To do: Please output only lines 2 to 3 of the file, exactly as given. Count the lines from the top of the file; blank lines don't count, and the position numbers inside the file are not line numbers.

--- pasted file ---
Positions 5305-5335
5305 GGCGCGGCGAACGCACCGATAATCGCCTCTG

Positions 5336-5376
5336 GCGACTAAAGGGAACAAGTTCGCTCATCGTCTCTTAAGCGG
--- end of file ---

5305 GGCGCGGCGAACGCACCGATAATCGCCTCTG

Positions 5336-5376